As a part of Kerala’s vast and scattered diaspora, I grew up hearing interesting titbits about the land I had sprung from: communism, literacy, matriliny and, more recently, Arabian Nights-type tales about treasures hidden in the vaults of Padmanabhaswamy Temple. I absorbed this information in my childhood without exploring it in any depth because the only books available were either written by colonial-era social anthropologists or Indian historians too wedded to the format of academic books to make them genuinely readable, crammed full of dates and details but with little attention paid to literary art.
Luckily, debut author Manu S Pillai has now accessed all of those texts and created the book I always longed for—a narrative history of Kerala that faithfully records and indexes its sources but also tells a cracking story. The focus is on the last queen of erstwhile Travancore state, Sethu Lakshmi Bayi (aka Senior Maharani), who ruled from 1924 as a regent for seven years while the British authorities waited for the future Maharajah, Chithira Tirunal, to come of age. Chithira Tirunal was the son of Sethu Lakshmi Bayi’s adoptive sister who came to be known as Junior Maharani. Many people in Trivandrum remember the publicly fraught relationship that existed between these two Maharanis grappling for power in the decade before India became independent, an event that was unforeseen at the time and ultimately rendered their fight rather poignantly futile.
In reality, the two ‘sisters’ were first cousins who were adopted together in 1900 from the Kolathiri clan of Mavelikkara to preserve Travancore’s shaky matrilineal line. After a series of miscarriages beset the Senior Maharani, it was the Junior Maharani who bore the heir to the throne. While it fell upon Sethu Lakshmi Bayi to play regent as the future Maharajah grew up, the Junior Maharani, cast in an unenviably vacuous position during the regency years, naturally made it her business to ensure a powerful role for herself as soon as her son became king. This was eventually achieved, with much help from the flamboyant and brilliant Sir CP Ramaswami Iyer, and was—the book suggests—employed to make the Senior Maharani’s position untenable once Chithira Tirunal came to power. The present royal family residing at Kowdiar Palace in Trivandrum are descendants of the Junior Maharani while the family of Sethu Lakshmi Bayi left Kerala to settle in Bangalore, Chennai and beyond after the regency period came to an end.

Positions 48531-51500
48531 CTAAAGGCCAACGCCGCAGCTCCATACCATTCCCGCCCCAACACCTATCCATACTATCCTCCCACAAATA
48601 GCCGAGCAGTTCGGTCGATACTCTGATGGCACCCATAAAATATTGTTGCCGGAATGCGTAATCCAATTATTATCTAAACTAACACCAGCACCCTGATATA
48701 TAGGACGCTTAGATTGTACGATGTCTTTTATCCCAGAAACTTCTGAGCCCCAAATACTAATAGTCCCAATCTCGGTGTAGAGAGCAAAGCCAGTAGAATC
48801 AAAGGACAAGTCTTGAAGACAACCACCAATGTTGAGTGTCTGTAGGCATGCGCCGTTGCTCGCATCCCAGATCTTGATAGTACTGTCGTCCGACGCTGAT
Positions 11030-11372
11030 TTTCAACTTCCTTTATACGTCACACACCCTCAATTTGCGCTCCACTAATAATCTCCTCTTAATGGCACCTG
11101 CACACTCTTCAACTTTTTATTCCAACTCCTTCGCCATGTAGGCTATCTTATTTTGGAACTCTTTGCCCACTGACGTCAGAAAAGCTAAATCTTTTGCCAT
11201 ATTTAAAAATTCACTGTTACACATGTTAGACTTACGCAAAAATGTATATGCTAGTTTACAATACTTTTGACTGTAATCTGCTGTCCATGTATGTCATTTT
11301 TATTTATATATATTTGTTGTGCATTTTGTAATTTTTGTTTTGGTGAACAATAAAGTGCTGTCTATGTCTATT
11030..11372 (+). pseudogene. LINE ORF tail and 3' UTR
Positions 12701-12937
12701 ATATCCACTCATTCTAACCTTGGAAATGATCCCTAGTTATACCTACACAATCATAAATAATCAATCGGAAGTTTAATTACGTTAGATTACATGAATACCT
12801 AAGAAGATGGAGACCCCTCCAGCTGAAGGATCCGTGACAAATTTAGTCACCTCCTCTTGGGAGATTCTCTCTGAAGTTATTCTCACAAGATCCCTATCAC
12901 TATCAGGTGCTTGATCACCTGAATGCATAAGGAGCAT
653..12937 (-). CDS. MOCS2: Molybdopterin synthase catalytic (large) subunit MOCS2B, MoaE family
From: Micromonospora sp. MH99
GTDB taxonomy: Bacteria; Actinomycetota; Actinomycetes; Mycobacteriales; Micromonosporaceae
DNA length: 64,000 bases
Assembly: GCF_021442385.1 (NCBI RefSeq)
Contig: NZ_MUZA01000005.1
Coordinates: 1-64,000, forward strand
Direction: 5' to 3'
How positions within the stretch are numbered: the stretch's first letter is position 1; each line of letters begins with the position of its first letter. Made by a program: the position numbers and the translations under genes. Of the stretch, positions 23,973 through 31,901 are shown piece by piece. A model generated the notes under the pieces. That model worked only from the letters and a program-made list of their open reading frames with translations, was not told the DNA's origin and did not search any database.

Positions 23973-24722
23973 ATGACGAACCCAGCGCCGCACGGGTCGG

Manu Pillai charts this divided journey in vivid and comprehensive fashion, bringing events virtually up to the present day and telling the story occasionally like a family saga. Personal letters and interviews reveal the kind of tensions and jealousies that run through all families and this is rendered doubly riveting when set against the backdrop of ‘palaces and princes’.
However, it would be doing the book a huge disservice to suggest that it does not rise beyond mere historical biography. This 700-page whopper of a book is much, much more than the story of Sethu Lakshmi Bayi, fascinating as it is to read about this able female ruler who was responsible for many policies now taken for granted in Kerala (eg, the Nair Succession Act that effectively and, in my view, rather regrettably abolished matriliny). For me, the best aspects of The Ivory Throne lay in those authorly excursions that efficiently answered all the questions I had stored up from my childhood in a maranaadan Malayali home.
From Vasco da Gama’s chaotic arrival on the shores of Calicut to Martanda Varma’s ingenious melding of royalty and divinity when he declared himself Padmanabhadasan, from the Temple Proclamation Act that finally allowed lower caste Hindus into temples to the abolition of the privy purse—this book swirls through Kerala’s history like a dervish possessed by the intention of telling a magnificent story, and telling it marvellously well.